In the first bleary-eyed Draft of Sunday, I found myself more by accident than design in a milling strategy via Drowner Of Secrets. Sadly, I did not find myself in a milling strategy involving Drowner Of Secrets, Stonybrook Schoolmaster, Summon The School….The evidence so far suggests that you really have to get this archetype completely right to compete, and I definitely didn’t have it completely right.

The Bannerets are largely irrelevant here in terms of acceleration. They’re in my deck for who they are, not what they are. Ink Dissolver is a nice addition, as each successful trigger is equivalent to an average Drowner turn. Dewdrop Spy is yet another reason not to run your 1/1s into an empty board. It’s ability proved useful once, but only in the ‘yes, that lorry coming towards you is actually going to take your face off about three seconds from now’ sense. Sage’s Dousing seems quite close to a hard counter against most people, even it’s against the second spell they choose to cast in a turn. Changeling Sentinel is basically miserable. As a 2/3 he’d be sooo much better. As he is, that Vigilance isn’t really worth a damn, but here he’s a welcome 3 power of Merfolk. Fencer Clique is obviously good, and Waterspout Weavers features in the Combo I most want to see in Kuala Lumpur next month.

Picture the scene. There’s an almighty creature stall on the ground. Nothing flies. Into play comes Waterspout Weavers. Now we’re into Booby Trap territory. There’s a craning of necks as people see whether the top of the deck is going to Kinship wings on everything. It doesn’t. His opponent breathes a sigh of relief. The same next turn, still no Kinship. Then, finally, it’s a match. Everything to the air, turned sideways for the win. And the opponent says, ‘Cloudthresher…….’ If I get to see this in KL, I’ll die a happy man.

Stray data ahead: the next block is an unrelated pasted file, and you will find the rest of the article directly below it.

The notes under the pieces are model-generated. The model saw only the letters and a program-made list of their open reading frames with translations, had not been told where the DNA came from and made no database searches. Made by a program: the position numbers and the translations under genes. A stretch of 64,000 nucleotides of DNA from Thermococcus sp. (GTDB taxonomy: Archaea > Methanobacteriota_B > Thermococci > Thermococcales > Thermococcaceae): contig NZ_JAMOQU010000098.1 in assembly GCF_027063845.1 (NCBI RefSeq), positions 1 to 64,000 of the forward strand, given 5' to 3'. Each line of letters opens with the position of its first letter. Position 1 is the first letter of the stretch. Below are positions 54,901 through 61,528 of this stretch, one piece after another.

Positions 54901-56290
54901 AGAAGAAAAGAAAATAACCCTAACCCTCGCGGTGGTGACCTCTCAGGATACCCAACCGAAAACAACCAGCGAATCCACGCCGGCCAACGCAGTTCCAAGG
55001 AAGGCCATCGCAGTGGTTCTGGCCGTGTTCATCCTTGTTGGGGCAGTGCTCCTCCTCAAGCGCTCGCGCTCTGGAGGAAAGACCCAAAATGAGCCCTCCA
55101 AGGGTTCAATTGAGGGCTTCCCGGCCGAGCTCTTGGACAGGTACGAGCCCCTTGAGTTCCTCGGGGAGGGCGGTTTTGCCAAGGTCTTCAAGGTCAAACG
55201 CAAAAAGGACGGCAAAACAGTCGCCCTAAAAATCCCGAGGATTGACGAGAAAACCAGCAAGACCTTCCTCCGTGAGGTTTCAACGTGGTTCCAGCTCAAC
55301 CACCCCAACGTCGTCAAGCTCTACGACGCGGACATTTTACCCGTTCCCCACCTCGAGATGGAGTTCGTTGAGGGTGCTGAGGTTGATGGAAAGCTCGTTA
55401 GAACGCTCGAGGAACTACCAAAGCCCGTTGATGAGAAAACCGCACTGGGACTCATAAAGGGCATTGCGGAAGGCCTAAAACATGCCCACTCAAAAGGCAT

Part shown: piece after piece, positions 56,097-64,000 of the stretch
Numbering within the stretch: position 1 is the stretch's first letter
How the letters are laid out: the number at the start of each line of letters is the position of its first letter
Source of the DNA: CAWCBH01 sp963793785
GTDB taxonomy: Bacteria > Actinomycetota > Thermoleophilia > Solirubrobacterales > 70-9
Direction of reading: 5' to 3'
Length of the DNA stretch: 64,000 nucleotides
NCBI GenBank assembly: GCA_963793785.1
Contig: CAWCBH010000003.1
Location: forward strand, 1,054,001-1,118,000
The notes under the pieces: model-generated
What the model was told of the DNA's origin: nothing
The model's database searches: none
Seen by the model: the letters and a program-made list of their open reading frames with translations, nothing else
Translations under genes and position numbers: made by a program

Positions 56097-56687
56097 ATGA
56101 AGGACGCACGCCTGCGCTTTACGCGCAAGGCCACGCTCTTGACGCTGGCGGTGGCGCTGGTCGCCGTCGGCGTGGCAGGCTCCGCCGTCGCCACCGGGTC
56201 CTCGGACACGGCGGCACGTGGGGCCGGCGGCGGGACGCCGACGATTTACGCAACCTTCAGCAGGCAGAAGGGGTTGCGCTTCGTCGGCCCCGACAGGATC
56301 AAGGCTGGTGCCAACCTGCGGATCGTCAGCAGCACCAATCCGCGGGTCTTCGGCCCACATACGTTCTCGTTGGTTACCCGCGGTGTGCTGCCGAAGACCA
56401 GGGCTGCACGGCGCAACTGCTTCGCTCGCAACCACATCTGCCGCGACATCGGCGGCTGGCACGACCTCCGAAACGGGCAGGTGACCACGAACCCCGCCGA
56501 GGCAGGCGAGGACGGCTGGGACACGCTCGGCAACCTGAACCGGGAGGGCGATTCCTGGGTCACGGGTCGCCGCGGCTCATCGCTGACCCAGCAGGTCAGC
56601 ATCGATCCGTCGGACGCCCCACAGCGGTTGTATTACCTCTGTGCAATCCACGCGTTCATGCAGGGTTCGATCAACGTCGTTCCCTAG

I face Colin in the first round, and in the first game I’m still in contention until he wins the dice roll and begins with a turn one Heritage Druid. From there he has an apparently infinite supply of little green men, followed up by comedy rare Chameleon Colossus and then the rather fine Incremental Growth. 4 becomes 8 becomes 16 is now 7 becomes 14 becomes 28. A 28/28 Chameleon Colossus tends to be an issue. Hmm. Game Two I prove to my own satisfaction how thoroughly rubbish my deck is, by winning. Yeah, this sounds strange, but I won with a couple of Avian Changelings and my countermagic. That really shouldn’t work, especially as I discover via a couple of Ink Dissolver Kinship triggers that his deck is actually pretty good. I’m fairly confident that I need a really good start to the decider, and I’m confronted with this opening hand :

Broken Ambitions
Stonybrook Banneret
Drowner Of Secrets
Ink Dissolver
Forced Fruition

A land on either of the first two turns seems like I’m a heavy favorite, although admittedly it’s possible that he might still kill my Stonybrook Banneret. Nonetheless, I believe that my basic percentage here in the match over the long haul is less than 50%, all other things being equal, but I have a nearly 75% chance of finding a land over the next two turns. That feels like a much better route to victory, so that’s the chance I take. Turn one, draw an island, gg.